GB
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medium

A pair, both oil on copper

creator

Jan van Kessel

condition

The following condition report is provided by Hamish Dewar who is an external specialist and not an employee of Sotheby's: Structural Condition The pair of copper panels have been supported with horizontal and vertical batons around the outer edges and this is ensuring secure and stable structural supports. Paint Surface The paint surfaces have reasonably even varnish layers with the exception of areas where small retouchings have been applied which have become slightly matter than the surrounding surface coating. Inspection under ultra-violet light shows small scattered retouchings which are primarily just very small spots and lines, as well as small retouchings around the outer framing edges. In the still life with insects, there is an area of retouching in the upper left and lower right corners which are partially covered by the framing sight edge. There are other very small scattered retouchings. Summary The paintings would therefore appear to be in very good and stable condition and the only work that might be required is revarnishing to ensure more even surface coatings. "This lot is offered for sale subject to Sotheby's Conditions of Business, which are available on request and printed in Sotheby's sale catalogues. The independent reports contained in this document are provided for prospective bidders' information only and without warranty by Sotheby's or the Seller."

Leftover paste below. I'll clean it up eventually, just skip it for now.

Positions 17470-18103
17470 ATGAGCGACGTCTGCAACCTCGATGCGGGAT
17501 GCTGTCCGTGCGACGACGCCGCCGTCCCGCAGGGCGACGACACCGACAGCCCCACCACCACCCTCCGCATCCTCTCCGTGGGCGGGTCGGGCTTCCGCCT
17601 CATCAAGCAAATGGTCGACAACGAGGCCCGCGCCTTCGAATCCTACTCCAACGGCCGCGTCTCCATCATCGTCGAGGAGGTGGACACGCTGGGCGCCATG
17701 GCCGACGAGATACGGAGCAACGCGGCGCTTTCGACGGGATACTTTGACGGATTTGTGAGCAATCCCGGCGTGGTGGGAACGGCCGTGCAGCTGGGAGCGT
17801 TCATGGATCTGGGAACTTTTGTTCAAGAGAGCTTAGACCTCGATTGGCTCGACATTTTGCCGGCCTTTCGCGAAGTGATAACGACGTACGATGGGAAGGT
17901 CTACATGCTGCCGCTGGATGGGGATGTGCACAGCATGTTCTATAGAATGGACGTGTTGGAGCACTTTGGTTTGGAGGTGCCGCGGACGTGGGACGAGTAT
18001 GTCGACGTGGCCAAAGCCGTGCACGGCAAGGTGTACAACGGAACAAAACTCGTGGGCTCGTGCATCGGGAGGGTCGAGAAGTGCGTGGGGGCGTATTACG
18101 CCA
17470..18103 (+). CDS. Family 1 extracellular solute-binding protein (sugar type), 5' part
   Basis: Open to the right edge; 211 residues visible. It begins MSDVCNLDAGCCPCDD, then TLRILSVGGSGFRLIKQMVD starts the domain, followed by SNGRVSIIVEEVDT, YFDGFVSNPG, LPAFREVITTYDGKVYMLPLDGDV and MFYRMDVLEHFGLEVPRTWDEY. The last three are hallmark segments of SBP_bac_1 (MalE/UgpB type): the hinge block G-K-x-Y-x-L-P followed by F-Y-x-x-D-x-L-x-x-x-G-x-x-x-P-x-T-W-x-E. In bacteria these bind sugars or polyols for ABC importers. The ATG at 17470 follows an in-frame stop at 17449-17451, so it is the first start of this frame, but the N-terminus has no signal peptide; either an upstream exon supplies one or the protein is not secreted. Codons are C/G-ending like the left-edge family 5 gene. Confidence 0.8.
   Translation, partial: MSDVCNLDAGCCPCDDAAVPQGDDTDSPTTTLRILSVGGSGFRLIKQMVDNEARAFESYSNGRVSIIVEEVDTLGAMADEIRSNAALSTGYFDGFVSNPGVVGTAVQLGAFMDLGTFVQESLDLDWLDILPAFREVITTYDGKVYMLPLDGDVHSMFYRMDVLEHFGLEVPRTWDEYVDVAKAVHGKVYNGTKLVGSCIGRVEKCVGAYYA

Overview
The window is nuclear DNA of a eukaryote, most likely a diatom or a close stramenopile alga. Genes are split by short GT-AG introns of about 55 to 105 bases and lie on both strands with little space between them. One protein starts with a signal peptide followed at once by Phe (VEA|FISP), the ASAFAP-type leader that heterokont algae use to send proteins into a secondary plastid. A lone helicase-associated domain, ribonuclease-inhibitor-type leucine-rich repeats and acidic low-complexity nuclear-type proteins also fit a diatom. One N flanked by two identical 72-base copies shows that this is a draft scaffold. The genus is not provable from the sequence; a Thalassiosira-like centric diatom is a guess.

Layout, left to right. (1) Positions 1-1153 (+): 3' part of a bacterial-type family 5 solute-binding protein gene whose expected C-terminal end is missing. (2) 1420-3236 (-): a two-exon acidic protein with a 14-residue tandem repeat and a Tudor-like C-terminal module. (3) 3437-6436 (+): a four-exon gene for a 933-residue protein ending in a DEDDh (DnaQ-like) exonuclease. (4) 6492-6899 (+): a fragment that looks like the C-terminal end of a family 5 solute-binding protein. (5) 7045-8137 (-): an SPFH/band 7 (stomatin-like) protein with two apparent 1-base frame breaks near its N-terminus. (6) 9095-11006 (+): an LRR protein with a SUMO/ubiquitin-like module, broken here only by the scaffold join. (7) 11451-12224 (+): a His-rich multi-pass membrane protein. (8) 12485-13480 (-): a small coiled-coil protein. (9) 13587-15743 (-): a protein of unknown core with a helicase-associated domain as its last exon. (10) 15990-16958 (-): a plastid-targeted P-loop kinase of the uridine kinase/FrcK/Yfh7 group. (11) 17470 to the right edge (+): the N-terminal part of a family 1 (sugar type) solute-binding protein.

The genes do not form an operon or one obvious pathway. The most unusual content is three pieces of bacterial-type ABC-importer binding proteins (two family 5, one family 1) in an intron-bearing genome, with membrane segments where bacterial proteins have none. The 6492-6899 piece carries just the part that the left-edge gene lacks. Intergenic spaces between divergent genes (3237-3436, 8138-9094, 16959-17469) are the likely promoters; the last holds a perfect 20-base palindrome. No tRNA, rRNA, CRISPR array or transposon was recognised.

dimensions

Each: 15 by 20 cm.; 6 by 7 7/8  in.

exhibition

Brussels, Palais des Beaux-Arts, Bruegel, Une dynastie de peintres, 18 September 1980 – 18 November 1980, nos. 278 & 279.

literature